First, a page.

The Importance of the Business Judgment Rule
Bernard S. Sharfman
R Street Institute
February 8, 2017
Anyone who has had the opportunity to teach corporate law understands how difficult it is to provide a compelling explanation of why the business judgment rule (Rule) is so important. To provide a better explanation of why this is so, this Article takes the approach that the Aronson formulation of the Rule is not the proper starting place. Instead, this Article begins by starting with a close read of two cases that initiated the application of the Rule under Delaware law, the Chancery and Supreme Court opinions in Bodell v. General Gas & Elec. By taking this approach, the following insights into the Rule were discovered that may not have been so readily apparent if the starting point was Aronson.
First, without the Rule, the raw power of equity could conceivably require all challenged Board decisions to undergo an entire fairness review. The Rule is the tool used by a court to restrain itself from implementing such a review. This is the most important function of the Rule. Second, as a result of equity needing to be restrained, there is no room in the Rule formulation for fairness; fairness and fiduciary duties must be mutually exclusive. Third, there are three policy drivers that underlie the use of the Rule. Protecting the Board’s statutory authority to run the company without the fear of its members being held liable for honest mistakes of judgment; respect for the private ordering of corporate governance arrangements which almost always grants extensive authority to the Board to make decisions on behalf of the corporation; and the recognition by the courts that they are not business experts, making deference to Board authority a necessity. Fourth, the Rule is an abstention doctrine not just in terms of precluding duty of care claims, but also by requiring the courts to abstain from an entire fairness review if there is no evidence of a breach in fiduciary duties or taint surrounding a Board decision. Fifth, stockholder wealth maximization (SWM) is the legal obligation of the Board and the Rule serves to support that purpose. The requirement of SWM enters into corporate law through a Board’s fiduciary duties as applied under the Rule, not statutory law. In essence, SWM is an equitable concept.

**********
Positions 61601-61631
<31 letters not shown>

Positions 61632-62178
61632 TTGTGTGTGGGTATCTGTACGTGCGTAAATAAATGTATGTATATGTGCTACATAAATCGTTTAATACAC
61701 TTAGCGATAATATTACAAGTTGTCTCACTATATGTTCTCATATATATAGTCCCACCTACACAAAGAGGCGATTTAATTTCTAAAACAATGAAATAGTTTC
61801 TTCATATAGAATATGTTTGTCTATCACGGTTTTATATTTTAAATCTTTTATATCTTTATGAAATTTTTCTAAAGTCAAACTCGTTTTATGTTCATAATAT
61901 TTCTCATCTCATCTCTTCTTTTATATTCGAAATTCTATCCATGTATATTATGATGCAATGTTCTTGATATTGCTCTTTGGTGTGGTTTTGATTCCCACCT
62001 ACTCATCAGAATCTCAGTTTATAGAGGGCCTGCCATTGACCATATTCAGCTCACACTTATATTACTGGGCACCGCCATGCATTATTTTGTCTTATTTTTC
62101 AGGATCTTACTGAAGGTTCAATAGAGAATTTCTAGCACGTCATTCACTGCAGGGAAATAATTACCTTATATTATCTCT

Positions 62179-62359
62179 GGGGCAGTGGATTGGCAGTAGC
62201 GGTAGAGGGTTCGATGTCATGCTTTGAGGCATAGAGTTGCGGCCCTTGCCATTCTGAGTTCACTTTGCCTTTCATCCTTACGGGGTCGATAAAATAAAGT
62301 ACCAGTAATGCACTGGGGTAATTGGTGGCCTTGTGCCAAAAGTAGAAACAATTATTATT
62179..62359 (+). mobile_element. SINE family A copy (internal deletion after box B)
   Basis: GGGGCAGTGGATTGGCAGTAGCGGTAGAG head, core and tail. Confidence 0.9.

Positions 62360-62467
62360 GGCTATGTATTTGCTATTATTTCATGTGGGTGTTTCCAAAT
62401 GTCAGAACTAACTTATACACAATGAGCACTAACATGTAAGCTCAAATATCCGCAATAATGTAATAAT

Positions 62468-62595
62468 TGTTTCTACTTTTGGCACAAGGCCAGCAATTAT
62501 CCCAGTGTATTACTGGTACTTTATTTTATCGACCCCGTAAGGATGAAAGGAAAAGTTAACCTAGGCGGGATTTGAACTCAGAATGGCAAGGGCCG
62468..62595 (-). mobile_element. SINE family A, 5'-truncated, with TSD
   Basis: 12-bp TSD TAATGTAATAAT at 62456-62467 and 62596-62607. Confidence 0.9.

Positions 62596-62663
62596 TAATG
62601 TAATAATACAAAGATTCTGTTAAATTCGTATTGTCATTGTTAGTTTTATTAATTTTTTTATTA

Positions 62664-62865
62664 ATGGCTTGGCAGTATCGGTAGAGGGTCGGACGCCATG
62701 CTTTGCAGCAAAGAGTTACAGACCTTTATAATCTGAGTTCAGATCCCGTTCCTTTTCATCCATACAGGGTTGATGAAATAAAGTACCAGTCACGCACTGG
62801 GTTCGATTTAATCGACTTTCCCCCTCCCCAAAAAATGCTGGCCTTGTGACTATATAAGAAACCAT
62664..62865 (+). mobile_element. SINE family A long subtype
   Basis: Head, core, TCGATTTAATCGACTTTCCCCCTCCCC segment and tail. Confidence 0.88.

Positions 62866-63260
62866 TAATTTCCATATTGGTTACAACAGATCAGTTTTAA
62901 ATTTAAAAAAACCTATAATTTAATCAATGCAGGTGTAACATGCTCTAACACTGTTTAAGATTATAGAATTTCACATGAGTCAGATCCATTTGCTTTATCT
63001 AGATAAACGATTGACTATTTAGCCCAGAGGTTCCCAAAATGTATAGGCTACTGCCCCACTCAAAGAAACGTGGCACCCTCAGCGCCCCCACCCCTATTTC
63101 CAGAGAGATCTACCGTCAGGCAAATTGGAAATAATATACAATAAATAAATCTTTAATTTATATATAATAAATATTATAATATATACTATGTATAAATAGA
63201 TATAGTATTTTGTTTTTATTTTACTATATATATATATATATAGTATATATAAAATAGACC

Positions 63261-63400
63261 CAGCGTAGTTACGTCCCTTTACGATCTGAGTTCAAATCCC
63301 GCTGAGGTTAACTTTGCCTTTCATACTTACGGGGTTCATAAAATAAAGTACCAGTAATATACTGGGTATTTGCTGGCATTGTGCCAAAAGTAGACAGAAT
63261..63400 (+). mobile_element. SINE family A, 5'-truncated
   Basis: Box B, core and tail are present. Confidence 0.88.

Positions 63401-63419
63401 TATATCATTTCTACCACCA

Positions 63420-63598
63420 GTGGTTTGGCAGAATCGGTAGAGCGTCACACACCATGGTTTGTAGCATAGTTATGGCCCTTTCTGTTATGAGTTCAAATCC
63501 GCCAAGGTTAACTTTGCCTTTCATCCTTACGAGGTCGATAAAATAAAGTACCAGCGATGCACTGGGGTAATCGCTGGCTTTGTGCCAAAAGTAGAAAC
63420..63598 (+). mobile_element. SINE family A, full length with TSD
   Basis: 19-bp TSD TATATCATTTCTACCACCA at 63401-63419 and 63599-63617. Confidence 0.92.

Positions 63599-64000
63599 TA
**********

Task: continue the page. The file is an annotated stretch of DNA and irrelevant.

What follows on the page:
Number of Pages in PDF File: 35
Keywords: Business Judgment Rule, Corporate Law
JEL Classification: G30, K22
Date posted: December 21, 2016 ; Last revised: February 10, 2017